Springboks close ranks as Rassie Erasmus saga rolls into Twickenham

South Africa try to focus on the rugby and avoid comment on their director of rugby’s two-match ban

In dribs and drabs the Springboks file out for training. Jesse Kriel is first, Faf de Klerk one of the last and Willie le Roux, in a tracksuit and visor combo only someone playing with his current swagger could pull off, somewhere in between.

Soon the serious stuff begins and support staff can be heard asking where he is. Roughly a minute before the cameras have to be packed away he strides out, whips off his jacket, takes a tackle shield from Siya Kolisi and gets straight into the action. Welcome to the Rassie Erasmus Show.

Say what you will about Erasmus but you can not question his sense of theatre. There is little doubt this appearance was choreographed. He was banned from matchday activities for the win against Italy last week and will be for the game at Twickenham on Saturday but during the week it is business as usual for the Springboks’ director of rugby.

A couple of hours earlier, the head coach, Jacques Nienaber, named a squad featuring eight changes before taking questions, ostensibly about his selection but aware enough to know he would be asked about Erasmus. He takes a few questions until he is asked if he supports Erasmus putting videos on social media. The intervention is swift, Nienaber is instructed not to answer and the rest of us told this is not a Rassie press conference.

This is how Springboks deal with the social media outbursts that have led to Erasmus’s two‑match ban, coming soon after a 12-month ban for similar behaviour. The trouble is, without properly addressing the issue there is no contrition, not even a hint of acknowledgment of any wrongdoing. Into the vacuum comes the implication that the rest of the Springboks setup agrees with Erasmus. That his actions are endorsed. Equally, the suspicion there is no one within the union with nearly the sufficient power to control him.

Indeed, with even the briefest of glimpses of Erasmus at training it is clear his players and staff are in thrall to him. The more his behaviour is criticised, the higher his pedestal. You may think condemnation from a World Cup‑winning captain in John Smit may elicit some form of remorse. Or wonder how they will react to comments from England’s forwards coach Matt Proudfoot, who worked under Erasmus during the victorious 2019 World Cup campaign, that “the Springboks is a brand designed to bring hope to the country”.

But all we get is a snapshot of the siege mentality Erasmus has fostered with his outbursts. That, you suspect, was the point of them all along.

“We know what happens within us,” Nienaber said. “We can’t control narratives of other people’s opinions about us. Whatever people think about us, they will think about us. We know what happens inside and how we are and how tight we are as a group.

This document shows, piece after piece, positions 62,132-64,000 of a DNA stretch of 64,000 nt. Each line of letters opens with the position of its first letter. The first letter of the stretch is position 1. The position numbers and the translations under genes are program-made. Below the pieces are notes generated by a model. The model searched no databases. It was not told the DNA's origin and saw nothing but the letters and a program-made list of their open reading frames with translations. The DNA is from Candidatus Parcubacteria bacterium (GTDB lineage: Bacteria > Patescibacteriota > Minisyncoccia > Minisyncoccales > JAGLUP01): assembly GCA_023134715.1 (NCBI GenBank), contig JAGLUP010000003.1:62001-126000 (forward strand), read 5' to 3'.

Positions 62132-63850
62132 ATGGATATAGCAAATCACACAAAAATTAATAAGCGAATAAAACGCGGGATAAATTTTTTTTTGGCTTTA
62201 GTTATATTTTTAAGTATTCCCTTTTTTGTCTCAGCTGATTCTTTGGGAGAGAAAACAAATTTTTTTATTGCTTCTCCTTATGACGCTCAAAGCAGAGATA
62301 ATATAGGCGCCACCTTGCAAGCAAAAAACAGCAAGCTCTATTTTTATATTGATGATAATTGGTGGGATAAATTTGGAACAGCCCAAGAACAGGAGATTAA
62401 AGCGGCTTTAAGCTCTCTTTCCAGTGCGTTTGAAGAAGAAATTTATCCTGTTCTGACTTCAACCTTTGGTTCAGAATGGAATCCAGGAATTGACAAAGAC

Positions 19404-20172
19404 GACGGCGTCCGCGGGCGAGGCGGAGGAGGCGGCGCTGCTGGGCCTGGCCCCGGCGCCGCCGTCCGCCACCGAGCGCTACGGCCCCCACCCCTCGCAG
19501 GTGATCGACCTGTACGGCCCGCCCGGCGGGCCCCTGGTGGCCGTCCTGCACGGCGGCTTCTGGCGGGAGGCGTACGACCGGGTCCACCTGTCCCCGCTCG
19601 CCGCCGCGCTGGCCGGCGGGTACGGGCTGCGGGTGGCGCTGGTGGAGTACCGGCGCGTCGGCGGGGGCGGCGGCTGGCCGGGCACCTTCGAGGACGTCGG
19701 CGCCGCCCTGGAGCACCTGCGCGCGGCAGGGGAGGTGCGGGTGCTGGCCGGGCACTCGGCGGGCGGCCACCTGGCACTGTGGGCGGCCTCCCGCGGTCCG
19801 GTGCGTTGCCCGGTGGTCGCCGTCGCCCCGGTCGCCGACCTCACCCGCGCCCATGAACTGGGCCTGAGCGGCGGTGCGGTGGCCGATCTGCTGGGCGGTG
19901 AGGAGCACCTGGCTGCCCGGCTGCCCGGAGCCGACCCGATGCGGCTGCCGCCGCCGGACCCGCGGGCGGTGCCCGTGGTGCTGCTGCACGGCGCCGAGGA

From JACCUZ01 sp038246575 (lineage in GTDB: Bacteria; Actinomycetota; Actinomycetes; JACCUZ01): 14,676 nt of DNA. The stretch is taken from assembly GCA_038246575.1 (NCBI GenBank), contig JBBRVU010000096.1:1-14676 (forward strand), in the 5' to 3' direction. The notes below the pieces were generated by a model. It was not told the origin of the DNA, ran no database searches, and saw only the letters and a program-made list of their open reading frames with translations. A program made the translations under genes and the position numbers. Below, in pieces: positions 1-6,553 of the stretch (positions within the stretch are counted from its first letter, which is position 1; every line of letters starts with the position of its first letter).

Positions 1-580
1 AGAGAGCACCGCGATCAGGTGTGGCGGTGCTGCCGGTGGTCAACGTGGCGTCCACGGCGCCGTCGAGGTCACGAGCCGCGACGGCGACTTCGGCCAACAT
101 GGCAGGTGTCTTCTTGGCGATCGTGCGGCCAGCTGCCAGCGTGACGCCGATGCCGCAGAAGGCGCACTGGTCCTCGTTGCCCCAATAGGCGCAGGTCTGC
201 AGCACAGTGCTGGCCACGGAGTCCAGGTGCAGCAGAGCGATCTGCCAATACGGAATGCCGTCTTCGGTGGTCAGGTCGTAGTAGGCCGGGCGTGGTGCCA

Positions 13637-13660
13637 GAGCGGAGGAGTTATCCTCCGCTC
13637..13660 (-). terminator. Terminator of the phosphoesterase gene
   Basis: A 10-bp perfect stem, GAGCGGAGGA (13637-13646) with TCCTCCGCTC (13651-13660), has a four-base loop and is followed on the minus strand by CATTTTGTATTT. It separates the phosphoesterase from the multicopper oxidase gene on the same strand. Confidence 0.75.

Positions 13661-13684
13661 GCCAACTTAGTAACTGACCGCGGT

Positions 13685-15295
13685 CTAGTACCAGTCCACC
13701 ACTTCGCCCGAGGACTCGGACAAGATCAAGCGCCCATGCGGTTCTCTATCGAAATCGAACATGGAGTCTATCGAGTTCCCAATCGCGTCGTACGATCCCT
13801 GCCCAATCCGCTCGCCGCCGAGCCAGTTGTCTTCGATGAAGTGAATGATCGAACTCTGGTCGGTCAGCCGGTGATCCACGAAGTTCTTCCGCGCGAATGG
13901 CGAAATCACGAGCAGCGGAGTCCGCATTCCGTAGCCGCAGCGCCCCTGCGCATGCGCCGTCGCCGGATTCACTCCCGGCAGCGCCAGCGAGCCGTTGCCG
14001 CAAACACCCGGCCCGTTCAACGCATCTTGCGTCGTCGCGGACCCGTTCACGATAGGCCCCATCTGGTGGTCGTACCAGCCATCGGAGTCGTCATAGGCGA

“In terms of Rassie’s ban, we focus on rugby and I guess there will be a lot of questions about the ban. As a coach, I don’t want to go into those things. I will focus on the rugby more. Sometimes, it’s disappointing when there are only certain facts that go out and then people from the outside obviously only have those facts that are available and they form an opinion on something that has happened. And obviously they don’t know all the facts. It’s quite sad if you think about it. If all the facts are out there, people would form a different opinion.”

Nienaber is an intelligent man and “unfortunately things went that way” is the closest he comes to directly addressing Erasmus’s ban. But whenever he tries to take the subject back to his team’s preparations – hampered because he cannot select players based in England or France with this match outside the official Test window – he gives only the impression of fiddling while Rome burns. He somewhat tied himself in knots too, when pressed on what the “facts” he refers to are. “It probably will come out,” he said. “You know that there is a lot of confidentiality that we’re not allowed to talk about, especially with media. I’m not the only coach that would say that. Eddie [Jones] has said that before. It’s stuff we can’t discuss. But we know the facts.”

Faf de Klerk of South Africa passes from the back of a scrum during the Test against Italy.
Faf de Klerk played a key role in South Africa’s 63-21 win against Italy last Saturday. Photograph: Timothy Rogers/Getty Images

This sounds like more conspiracy theorising until he is asked specifically if he means facts not widely available about refereeing decisions. “No, just in terms of development and where our game is going, certain skill‑sets we are trying to develop – stuff like that. Not refereeing stuff, rugby stuff. Technical, fundamental stuff. Gameplan.”

Confused? You wouldn’t be alone, but he goes on, questioning the narrative that the Springboks are “boring” and wondering if they will ever get the “respect” they deserve.

“That’s what I mean when I say the facts aren’t all out there,” he said. “People form an opinion on style of play. We can’t control the narrative that gets put out there that we’re boring, we don’t attack, we just kick, we just tackle. All the energy you put into that, you’re not going to change that narrative. If we’ll get respect, ever, I don’t know. As long as we’re comfortable with what we’re putting out there and what we’re trying to achieve, and are open and honest with each other and as a group – players, management, staff members – we’re happy.”

Never more so, it seems, than when the world is against them.


Gerard Meagher

The GuardianTramp

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